Dr. Poteet’s current research includes: settlement for male youth of Central American background in Toronto; integration of international students in the Atlantic region of Canada; and representations of Canadian immigration and national identity at Pier 21. Poteet has taught courses on immigration, settlement, refugees, racialization, population, and globalization and transnationalism since 2005, and presently holds a position of Assistant Professor in the Sociology Department at Mt. Allison University in Sackville, New Brunswick, Canada.
Jona Zyfi, University of Toronto, Toronto, Ontario
Jona Zyfi is a recent graduate of Ryerson University with a BA in Criminology and Minors in Psychology and Ethics. She will be starting her MA in Criminology at the University of Toronto in the fall. Her research interests include the criminalization of migrants and asylum seekers, security, human rights, detention, smuggling, and refugee law and policy. Jona was the CARFMS15 Conference Coordinator and a research assistant for a number of projects focusing on migrants and human rights. Recently she worked with the Ontario provincial government researching return migration and the positive effects on the socio-economic development of the countries of origin. Jona is currently an RA on a project which explores the criminalization of migration and asylum in Canada including relevant policies and case law. She was also one of the winning SSHRC 2015 Storytellers and the first to win the SSHRC Engagement Prize for her video on “Asylum in Canada: Policy and human rights for refugees”.
Sarah Barrere, University of Montreal, Montreal, Quebec
Sarah Barrere is a Ph.D candidate and a lecturer at the University of Montreal. She received her Master degree from Paris 11 University, Faculty of law. Her thesis deals with the fight against human trafficking and the possibility to conclude an agreement between Canada and European Union . Her research interests are european law, international law, refugee law and policy. She was coordinator of Conference CARFMS 2014 and student director in 2015.
Student Affairs Officer:
Alizee Bodson, University of Toronto, Toronto, Ontario
Alizee is a recent graduate from the Diaspora and Transnational Studies and Near Middle-Eastern Civilizations program at the University of Toronto. She is currently living in Istanbul where she is interning at the Association for Solidarity with Asylum Seekers (ASAM), a multi-service centre offering legal advising and psycho-social services for Syrians in Istanbul. In addition to this, she is also interning at the Migration Research Centre at Koc University (MiReKoc) where she is working on a project looking at temporary transnational migration and mobility in the Turkish context. Her own research interests include Turkish asylum policy, international refugee law, transit migration, smuggling and human trafficking. In the fall she will begin studies in the Forced Migration and Refugee Studies program at Oxford.
Enwiya Awishalem, Ryerson University, Toronto, Ontario
Directors at Large:
Christina Clark Kazak, York University, Toronto, Ontario, Canada
Christina Clark-Kazak is Associate Principal – Research and Graduate Studies at York University’s bilingual Glendon College and Acting Director of the Centre for Refugee Studies. Her SSHRC-funded research analyzes age mainstreaming in migration and development policy. She is past president of CARFMS and editor-in-chief of Refuge: Canada’s Journal on Refugees.
James C. Simeon, York University, Toronto, Ontario, Canada
Dr. James C. Simeon is an Associate Professor in the School of Public Policy and Administration (SPPA), Faculty of Liberal Arts and Professional Studies, York University, Toronto, Canada. He is a past-President of CARFMS and currently serves as a Member-at-Large on the Executive of the Canadian Association for Refugee and Forced Migration Studies (CARFMS), with the lead for the Online Research and Teaching Tool & Practitioners Forum (ORTT&PF). He is an Associate Member of the International Association of Refugee Law Judges’ (IARLJ) and serves as the Coordinator of its Inter-Conference Working Party Process. His primary areas of research are international refugee law, international humanitarian law, international criminal law, and public policy and public administration. He has published widely in these areas of research and he has organized and led many highly successful academic and professional conferences, symposia, and workshops. Before joining the faculty at York University he served as the IARLJ’s first Executive Director and prior to that he was a Member and Coordinating Member of the Immigration and Refugee Board of Canada (IRB). For further information, please see his personal website.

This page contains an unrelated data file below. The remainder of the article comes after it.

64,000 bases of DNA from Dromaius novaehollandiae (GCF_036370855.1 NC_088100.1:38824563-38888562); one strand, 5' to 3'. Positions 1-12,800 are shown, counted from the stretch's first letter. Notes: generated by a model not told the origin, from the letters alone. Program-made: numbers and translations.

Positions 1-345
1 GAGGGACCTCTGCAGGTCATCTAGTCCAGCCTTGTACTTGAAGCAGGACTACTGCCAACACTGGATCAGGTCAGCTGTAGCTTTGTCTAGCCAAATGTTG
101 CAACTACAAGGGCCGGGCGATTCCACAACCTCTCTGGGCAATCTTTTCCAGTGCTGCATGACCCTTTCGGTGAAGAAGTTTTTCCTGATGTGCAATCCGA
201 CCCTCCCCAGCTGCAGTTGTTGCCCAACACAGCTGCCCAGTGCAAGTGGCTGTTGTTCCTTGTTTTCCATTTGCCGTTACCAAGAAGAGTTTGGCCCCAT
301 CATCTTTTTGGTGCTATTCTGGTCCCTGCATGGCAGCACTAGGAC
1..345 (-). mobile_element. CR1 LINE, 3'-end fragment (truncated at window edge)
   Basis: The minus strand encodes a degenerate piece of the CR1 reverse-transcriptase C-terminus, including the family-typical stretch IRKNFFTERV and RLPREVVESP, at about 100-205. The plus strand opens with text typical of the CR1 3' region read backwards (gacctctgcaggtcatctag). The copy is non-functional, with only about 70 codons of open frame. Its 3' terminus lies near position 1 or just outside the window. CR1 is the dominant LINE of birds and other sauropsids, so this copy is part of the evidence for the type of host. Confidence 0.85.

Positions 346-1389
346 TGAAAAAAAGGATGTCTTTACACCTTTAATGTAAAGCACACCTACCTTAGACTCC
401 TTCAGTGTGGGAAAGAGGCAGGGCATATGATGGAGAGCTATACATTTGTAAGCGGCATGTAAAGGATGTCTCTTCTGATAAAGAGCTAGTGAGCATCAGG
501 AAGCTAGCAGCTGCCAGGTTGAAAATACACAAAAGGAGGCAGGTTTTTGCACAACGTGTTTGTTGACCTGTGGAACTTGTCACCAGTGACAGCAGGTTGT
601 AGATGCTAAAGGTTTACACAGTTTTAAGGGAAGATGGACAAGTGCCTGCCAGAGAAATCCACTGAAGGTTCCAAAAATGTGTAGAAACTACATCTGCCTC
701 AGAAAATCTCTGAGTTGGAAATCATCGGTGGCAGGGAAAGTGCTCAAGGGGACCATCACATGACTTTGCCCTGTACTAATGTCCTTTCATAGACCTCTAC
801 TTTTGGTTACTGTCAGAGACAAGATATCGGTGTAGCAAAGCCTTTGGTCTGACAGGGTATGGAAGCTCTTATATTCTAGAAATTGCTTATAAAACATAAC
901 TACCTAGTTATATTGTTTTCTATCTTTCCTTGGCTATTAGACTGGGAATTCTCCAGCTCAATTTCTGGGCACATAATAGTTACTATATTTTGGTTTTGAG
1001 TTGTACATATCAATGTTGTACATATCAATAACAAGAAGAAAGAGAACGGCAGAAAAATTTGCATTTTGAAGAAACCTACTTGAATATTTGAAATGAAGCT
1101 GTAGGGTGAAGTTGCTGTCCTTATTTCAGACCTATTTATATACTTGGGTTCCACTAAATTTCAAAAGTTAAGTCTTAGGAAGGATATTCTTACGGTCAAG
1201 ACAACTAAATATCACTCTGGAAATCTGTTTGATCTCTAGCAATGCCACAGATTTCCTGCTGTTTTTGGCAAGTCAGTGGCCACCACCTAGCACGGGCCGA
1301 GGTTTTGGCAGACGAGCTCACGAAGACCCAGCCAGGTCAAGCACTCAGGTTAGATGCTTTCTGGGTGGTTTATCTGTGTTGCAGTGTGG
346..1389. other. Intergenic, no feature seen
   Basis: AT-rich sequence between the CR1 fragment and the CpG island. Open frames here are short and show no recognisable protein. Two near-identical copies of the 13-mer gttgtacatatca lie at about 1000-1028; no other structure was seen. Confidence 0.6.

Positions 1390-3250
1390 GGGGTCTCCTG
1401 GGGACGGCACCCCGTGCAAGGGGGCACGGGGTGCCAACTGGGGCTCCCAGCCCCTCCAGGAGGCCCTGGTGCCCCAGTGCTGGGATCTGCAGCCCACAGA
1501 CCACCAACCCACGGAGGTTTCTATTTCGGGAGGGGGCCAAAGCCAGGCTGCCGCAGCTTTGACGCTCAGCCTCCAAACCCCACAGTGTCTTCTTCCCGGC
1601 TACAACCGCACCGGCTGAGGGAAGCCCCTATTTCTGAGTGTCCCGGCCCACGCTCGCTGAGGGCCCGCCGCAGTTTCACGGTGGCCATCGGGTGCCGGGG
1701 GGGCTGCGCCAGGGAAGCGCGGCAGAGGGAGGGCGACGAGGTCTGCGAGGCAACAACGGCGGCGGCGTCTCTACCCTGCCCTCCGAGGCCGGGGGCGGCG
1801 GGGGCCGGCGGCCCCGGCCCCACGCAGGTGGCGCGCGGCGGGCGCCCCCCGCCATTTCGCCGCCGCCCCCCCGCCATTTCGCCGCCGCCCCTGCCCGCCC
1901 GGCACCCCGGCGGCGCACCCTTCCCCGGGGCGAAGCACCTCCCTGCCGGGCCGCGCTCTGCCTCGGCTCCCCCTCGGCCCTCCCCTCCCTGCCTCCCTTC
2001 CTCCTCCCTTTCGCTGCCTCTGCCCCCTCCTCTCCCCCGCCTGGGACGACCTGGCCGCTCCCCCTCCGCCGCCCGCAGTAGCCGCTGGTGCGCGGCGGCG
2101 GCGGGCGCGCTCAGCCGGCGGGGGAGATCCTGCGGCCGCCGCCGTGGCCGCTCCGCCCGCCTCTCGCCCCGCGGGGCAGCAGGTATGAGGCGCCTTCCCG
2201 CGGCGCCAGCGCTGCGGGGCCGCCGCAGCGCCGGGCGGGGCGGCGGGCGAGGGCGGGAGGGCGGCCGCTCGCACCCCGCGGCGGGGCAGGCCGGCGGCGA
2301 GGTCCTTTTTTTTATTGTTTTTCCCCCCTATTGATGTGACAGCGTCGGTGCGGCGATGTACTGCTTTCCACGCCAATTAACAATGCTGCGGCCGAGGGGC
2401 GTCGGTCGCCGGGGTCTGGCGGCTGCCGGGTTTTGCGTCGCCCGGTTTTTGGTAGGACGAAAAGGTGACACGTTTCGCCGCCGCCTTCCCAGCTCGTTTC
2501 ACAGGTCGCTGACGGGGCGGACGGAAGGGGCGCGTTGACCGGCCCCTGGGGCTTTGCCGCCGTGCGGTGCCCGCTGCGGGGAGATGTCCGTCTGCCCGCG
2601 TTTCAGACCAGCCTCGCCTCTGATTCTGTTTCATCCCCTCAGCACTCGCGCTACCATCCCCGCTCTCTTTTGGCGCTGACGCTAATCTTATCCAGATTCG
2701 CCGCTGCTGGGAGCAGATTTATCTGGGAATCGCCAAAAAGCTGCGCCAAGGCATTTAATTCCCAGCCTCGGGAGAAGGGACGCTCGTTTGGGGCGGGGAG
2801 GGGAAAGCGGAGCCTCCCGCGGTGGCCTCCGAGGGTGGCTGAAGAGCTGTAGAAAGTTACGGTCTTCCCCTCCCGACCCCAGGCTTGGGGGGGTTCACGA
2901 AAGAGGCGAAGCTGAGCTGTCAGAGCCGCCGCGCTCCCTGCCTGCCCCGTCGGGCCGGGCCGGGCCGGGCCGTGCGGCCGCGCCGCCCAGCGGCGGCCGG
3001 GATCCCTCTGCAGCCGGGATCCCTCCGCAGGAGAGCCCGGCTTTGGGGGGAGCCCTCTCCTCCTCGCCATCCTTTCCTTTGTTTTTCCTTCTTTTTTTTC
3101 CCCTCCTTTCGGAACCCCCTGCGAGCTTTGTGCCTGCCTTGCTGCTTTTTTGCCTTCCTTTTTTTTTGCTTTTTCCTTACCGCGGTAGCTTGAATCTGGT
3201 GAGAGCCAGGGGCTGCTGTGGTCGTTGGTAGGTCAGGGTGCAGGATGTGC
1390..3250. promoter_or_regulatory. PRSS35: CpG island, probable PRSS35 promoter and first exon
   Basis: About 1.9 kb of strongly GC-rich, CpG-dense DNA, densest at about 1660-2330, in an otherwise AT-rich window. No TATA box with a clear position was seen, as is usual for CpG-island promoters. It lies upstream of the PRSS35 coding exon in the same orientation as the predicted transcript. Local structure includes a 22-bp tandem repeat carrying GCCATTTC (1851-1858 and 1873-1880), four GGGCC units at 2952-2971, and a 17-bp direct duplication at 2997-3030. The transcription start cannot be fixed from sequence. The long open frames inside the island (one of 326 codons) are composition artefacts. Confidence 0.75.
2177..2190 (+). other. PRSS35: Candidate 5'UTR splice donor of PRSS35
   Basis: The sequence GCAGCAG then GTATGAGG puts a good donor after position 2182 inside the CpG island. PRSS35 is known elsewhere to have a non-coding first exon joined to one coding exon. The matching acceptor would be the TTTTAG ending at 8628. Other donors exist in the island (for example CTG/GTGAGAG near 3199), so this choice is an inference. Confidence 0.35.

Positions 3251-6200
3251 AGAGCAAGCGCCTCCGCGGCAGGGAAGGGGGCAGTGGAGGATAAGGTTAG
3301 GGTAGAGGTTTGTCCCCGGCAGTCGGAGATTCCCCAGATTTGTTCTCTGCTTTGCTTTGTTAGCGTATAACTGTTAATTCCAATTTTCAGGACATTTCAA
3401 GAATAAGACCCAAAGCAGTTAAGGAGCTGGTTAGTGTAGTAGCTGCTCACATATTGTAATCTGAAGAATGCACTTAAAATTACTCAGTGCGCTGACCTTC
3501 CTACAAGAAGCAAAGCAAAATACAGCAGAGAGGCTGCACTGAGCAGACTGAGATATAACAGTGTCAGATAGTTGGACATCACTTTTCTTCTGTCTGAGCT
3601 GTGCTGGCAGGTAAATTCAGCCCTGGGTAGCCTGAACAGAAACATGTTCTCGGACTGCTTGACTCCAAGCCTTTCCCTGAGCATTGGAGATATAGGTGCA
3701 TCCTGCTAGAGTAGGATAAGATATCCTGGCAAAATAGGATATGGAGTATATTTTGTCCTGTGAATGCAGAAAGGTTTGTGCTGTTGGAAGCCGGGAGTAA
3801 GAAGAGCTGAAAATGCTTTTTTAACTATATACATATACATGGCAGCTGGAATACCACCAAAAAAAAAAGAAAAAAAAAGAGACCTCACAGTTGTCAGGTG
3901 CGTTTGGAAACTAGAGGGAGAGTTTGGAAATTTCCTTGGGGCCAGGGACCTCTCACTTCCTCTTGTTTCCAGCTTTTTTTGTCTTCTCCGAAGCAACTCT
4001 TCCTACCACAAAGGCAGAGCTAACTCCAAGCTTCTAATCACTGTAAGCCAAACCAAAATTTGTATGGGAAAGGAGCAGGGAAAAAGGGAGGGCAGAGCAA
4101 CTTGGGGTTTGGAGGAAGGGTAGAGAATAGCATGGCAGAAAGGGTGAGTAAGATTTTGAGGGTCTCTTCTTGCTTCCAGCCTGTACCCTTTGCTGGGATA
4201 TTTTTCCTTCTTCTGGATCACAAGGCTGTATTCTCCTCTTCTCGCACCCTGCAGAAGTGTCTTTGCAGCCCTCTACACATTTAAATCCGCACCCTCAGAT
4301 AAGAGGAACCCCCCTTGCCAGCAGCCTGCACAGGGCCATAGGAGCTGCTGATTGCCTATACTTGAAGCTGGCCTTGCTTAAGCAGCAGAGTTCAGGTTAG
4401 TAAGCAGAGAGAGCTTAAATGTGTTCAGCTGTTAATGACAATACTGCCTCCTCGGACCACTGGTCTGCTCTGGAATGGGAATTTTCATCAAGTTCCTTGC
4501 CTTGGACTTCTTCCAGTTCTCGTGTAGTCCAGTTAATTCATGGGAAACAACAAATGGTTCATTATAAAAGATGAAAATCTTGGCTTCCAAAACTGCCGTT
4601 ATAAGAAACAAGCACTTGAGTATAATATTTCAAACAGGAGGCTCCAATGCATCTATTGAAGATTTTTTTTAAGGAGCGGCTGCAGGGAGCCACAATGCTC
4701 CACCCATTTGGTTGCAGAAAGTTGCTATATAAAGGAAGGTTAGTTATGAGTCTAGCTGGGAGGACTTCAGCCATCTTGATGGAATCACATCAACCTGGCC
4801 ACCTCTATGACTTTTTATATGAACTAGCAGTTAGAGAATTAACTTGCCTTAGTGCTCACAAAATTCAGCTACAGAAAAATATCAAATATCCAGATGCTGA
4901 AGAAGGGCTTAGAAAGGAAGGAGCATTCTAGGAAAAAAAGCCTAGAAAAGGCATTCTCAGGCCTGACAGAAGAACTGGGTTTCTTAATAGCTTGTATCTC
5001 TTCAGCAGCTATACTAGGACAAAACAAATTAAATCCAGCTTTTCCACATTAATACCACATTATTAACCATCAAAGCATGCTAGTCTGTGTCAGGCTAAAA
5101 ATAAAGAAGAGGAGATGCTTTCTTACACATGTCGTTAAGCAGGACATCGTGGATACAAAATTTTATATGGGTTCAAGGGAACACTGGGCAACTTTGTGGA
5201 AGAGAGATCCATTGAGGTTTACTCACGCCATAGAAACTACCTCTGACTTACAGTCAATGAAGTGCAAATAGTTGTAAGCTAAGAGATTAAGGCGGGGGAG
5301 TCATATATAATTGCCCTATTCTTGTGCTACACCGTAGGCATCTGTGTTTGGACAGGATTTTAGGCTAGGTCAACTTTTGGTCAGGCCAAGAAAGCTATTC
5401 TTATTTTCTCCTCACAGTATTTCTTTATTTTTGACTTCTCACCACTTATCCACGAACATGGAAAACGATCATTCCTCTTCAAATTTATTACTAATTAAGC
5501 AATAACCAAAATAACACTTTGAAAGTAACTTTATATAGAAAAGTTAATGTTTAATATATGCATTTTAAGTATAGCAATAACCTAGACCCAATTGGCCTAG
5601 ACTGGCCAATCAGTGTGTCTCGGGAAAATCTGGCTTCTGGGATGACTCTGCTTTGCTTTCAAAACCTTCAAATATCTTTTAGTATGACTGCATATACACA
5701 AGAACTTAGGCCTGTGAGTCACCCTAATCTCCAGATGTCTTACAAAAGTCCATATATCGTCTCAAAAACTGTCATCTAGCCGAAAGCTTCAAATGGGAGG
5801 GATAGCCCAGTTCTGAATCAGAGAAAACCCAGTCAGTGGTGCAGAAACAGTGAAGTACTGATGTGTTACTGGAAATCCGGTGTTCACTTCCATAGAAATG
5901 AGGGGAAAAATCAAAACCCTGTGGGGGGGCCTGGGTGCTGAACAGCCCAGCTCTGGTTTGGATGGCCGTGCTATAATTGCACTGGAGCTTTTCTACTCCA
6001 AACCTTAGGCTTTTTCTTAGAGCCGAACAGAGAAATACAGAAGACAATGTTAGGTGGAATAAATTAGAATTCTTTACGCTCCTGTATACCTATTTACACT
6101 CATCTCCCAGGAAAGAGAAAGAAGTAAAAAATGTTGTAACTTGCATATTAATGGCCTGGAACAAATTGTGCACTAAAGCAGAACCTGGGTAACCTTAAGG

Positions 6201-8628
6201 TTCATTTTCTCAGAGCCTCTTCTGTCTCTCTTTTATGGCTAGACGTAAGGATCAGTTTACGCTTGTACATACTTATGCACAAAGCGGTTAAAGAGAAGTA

Stephanie Stobbe, University of Winnipeg, Winnipeg, Manitoba
Stephanie Stobbe, an Associate Professor in Conflict Resolution Studies, is a leading expert on Southeast Asian processes of dispute resolution. As an active educator, trainer, and ADR practitioner with a Ph.D. in Peace and Conflict Studies, she has worked and conducted research in Canada, United States, South America, Lithuania, India, and Southeast Asia. In 2006, she was invited to work with local citizens in the development of the first peace program in Laos. Between 2007 and 2009 she completed research on traditional mediation and conflict resolution rituals in three provinces in Laos. In 2013, she co-facilitated a series of seminars and workshops for political leaders in Myanmar (Burma) on institutional designs in conflict resolution, peacebuilding, and reconciliation as the country transitions to democratic governance.
In 2011 Stephanie co-edited a book, Critical Aspects of Gender in Conflict Resolution, Peacebuilding, and Social Movements (2011) for Emerald Publishing’s series on Research in Social Movements, Conflicts and Change. Her work on the subject of Gender and Conflict Resolution was recognized in 2012 when she was invited to join the American Bar Association team of experts to discuss “Gender-Responsive Peacebuilding: Implementing the Secretary-General’s Report on Women’s Participation in Peacebuilding,” and provide recommendations to the United Nations Development Programme, Peacebuilding Support Office as they address UN Security Council Resolutions 1325 and 1889. In that same year, she also served as a Visiting Professor/Researcher at the Matsunaga Institute for Peace and Conflict Resolution at the University of Hawaii. Her current research projects include Experiences of Professional Immigrants in Canada’s Labour Market: A Study of the Past 25 Years; and Transnational Histories of Homeland, Violence, and Migration: Intergenerational and Digital Storytelling Among Refugees in the Diaspora, 1945 to the Present. Her new book, Conflict Resolution and Peacebuilding in Laos: Perspective for Today’s World, was released in 2015.
Centre for Refugee Studies, York University
8th Floor, Kaneff Tower
4700 Keele Street
Toronto, Ontario M3J 2P3